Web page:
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Wednesday, September 29 2010 - First Responders/Health Effects
9/11 Health & Compensation Bill Passes House
9/11 Health and Compensation Bill Passes House
September 29, 2010 -- Legislation to establish health treatment and monitoring programs for World Trade Center responders was overwhelmingly approved by a bipartisan majority of the U.S. House of Representatives.
H.R. 847, the James Zadroga 9/11 Health and Compensation Act, was approved by a vote of 268-160. The vote to pass the bill followed an attempt by Representative Christopher Lee (R-NY) and House Republican Leadership to amend H.R. 847 by adding unrelated legislation to repeal a portion of the health care reform law and reform the medical malpractice system. The motion failed by a vote of 185-244. Had the motion succeeded, it would have effectively killed the bill.
"I am pleased that the 9/11 Act passed the House by an overwhelming and bipartisan majority," says IAFF General President Harold Schaitberger. "World Trade Center responders know they are finally one step closer to receiving the care and benefits they need and deserve."
The September 29 vote follows a previous attempt to pass H.R. 847 in the House earlier this year under rules requiring a two-thirds majority for passage. That attempt fell 21 votes short of a two-thirds majority.
Following that setback, the IAFF lobbied extensively to bring the bill back up under regular order, supplementing the efforts of New York Local 94 and Local 854.
"Our two New York City affiliates, their leadership and their members lobbied tirelessly to move the 9/11 Act forward," says Schaitberger. "Today's vote is proof that effective and targeted lobbying works."
Schaitberger thanked the bill's sponsors and House Speaker Nancy Pelosi for her leadership and efforts to get the bill to the House floor. The bill now proceeds to the Senate.
"Speaker Pelosi made a promise to us to get this done because it had been too long and this bill needed to go to the House floor. Today she fulfilled her promise," Schaitberger says.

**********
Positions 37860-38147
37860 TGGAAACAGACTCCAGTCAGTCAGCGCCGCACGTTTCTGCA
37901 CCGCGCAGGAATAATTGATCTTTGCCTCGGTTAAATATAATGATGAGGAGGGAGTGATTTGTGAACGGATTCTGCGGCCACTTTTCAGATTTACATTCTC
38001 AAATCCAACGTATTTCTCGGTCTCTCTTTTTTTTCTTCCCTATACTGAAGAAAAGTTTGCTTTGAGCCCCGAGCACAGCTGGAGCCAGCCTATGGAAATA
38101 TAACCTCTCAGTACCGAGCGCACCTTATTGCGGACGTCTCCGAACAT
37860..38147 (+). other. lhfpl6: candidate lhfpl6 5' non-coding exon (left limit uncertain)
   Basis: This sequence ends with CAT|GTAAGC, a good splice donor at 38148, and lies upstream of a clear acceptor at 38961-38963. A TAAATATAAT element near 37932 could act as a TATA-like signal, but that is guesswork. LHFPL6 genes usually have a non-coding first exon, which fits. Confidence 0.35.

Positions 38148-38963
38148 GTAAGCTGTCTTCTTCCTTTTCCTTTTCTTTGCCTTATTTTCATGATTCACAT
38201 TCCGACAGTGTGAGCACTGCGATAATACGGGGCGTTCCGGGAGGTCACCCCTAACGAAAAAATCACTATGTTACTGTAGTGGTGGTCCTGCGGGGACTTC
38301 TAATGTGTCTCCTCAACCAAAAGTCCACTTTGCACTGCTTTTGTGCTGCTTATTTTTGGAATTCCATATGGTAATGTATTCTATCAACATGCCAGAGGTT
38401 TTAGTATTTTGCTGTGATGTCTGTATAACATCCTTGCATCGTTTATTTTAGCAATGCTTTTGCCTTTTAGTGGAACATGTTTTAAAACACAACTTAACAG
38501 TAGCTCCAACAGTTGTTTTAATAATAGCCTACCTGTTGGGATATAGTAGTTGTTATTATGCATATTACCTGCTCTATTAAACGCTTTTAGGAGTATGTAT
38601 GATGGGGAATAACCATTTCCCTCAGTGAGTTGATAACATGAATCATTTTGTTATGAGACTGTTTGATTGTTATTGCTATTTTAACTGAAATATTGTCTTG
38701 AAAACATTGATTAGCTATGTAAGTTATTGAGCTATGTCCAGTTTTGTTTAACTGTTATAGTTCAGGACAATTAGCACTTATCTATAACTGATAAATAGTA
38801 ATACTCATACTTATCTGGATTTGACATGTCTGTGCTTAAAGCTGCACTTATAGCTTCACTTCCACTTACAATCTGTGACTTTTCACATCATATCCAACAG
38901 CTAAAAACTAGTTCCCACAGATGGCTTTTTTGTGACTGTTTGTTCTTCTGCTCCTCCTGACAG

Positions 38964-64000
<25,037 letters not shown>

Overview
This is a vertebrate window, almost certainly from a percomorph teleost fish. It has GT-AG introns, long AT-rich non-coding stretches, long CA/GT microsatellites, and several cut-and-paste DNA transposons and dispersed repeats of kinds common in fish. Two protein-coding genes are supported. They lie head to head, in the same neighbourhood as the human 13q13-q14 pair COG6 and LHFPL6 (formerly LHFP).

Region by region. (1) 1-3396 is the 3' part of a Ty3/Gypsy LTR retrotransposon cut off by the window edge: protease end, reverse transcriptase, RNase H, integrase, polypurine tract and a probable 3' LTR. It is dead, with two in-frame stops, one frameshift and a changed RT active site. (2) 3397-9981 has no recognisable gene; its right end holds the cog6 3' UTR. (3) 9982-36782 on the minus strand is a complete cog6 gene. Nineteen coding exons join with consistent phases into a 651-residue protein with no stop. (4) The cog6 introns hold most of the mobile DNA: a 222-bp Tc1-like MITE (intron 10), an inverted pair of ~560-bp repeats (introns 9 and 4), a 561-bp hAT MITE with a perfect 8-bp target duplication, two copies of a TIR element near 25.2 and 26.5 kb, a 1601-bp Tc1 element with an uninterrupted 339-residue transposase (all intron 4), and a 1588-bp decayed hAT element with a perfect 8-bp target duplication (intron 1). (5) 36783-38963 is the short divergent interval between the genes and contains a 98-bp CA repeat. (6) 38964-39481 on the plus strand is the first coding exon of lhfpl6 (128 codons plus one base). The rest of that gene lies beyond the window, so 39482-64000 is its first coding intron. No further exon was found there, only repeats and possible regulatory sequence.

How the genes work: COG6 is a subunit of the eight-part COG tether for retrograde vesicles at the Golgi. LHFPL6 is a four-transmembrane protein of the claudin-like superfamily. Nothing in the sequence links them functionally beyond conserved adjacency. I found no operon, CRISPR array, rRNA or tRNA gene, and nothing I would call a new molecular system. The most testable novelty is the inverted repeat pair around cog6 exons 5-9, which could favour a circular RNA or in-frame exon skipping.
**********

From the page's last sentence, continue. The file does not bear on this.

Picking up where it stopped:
Congress first established screening, treatment and compensation programs for 9/11 responders shortly after the terrorist attacks, and has continued to provide funding for the programs each year since. H.R. 847, sponsored by Representatives Carolyn Maloney (D-NY), Jerry Nadler (D-NY) and Peter King (R-NY), would strengthen the existing programs in three important ways -- expand coverage to include those who lived near Ground Zero, create a funding mechanism so the program is not subject to annual appropriations and reopen the Victims Compensation Fund so people who became ill after the Fund was closed in 2003 can receive compensation.
29, 2010, 3:46 pm
The House on Wednesday approved legislation to provide billions of dollars for medical treatment to rescue workers and residents of New York City who suffered illnesses from breathing in toxic fumes, dust and smoke at ground zero.
The vote was 268 to 160, with 17 Republicans joining Democrats in support of the bill. Opposing the measure were 157 Republicans and three Democrats. Republicans raised concerns about the $7.4 billion cost of the program.
The bill's fate is unclear in the Senate. Republicans have enough votes to filibuster the measure, and Senate Democrats have not shown great interest in bringing the measure to the floor.
The bill aroused impassioned debate, as 9/11 responders and their relatives watched from the House gallery.
The vote occurred as Congress moved to finish its legislative business quickly and adjourn this week to allow lawmakers to head back home to campaign before the Nov. 2 elections.
The bill calls for providing $3.2 billion over the next eight years to monitor and treat injuries stemming from exposure to toxic dust and debris at ground zero. New York City would pay 10 percent of those health costs. The bill seeks to set aside $4.2 billion to reopen the September 11th Victim Compensation Fund to provide compensation for any job and economic losses.